The framework combines intrinsic and extrinsic sources of variability and computes the total variability in model output. Extrinsic variability enters the model through variability in kinetic parameters and initial conditions. Intrinsic stochasticity is accounted for in the choice of a dynamical system; the master equation is the standard way of representing intrinsic variability, and due to its intractability we use an approximation of the master equation known as the -expansion.

Despite knowing that extrinsic variability contributes significantly to the total variability, little is known about its sources [37]. This creates a major caveat that arises when attempting to make informed design decisions. The second ubiquitous caveat on the way to building predictive models of stochastic systems is that kinetic parameters are often unknown. Here we are motivated by a question of how to make robust design choices, given these uncertainties and limited knowledge of extrinsic variability.

In this paper we use our method to study variability in simple gene regulatory networks; such networks are a basis for transcription-based synthetic circuits. We first introduce a combined intrinsic and extrinsic modeling approach and derive the expression for the total variability. The framework is then used to explore the effect of self-repression on protein variability in simple genetic networks that are simultaneously under different sources of noise. We are interested in details related to how self-repression can be used as an element in synthetic circuits to reduce variability. We consider two types of self-repression, on a transcriptional and on a post-transcriptional level, and ask which is more successful in reducing protein variability. We are further interested in specific design principles that help optimally achieve the aim of noise suppression.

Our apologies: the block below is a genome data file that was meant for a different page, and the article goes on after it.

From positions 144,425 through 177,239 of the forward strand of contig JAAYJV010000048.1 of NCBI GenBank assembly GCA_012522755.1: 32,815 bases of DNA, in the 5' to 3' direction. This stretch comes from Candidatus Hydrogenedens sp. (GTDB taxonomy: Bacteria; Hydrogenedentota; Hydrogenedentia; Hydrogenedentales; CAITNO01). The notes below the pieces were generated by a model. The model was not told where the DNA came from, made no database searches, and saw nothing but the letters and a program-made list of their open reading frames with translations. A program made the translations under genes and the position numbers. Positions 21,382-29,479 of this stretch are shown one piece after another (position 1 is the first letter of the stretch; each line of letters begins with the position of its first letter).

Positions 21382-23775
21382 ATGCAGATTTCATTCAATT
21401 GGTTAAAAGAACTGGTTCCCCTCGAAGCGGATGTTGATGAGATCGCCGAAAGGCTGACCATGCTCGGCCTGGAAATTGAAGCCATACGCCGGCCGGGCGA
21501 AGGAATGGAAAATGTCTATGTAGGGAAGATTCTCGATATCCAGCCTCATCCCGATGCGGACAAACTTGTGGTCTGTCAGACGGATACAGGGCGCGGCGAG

Combined model of intrinsic and extrinsic variability, and derivation of total variability

The central methodological advance of this manuscript is a method and efficient framework to model total variability as a combination of intrinsic and extrinsic sources. Here we formalize the framework (overview in Figure 1) and illustrate it on a simple model of transcription and translation of a single gene, with species mRNA, , and protein, (Figure 2A) [38]. The parameters of the model are transcription rate, , translation rate, , and mRNA and protein degradation rates, and , respectively. is the initial condition representing the copy number of genes encoding protein . We denote the vector of parameters and initial conditions by .

Figure 2. Framework illustrated on a single gene expression model.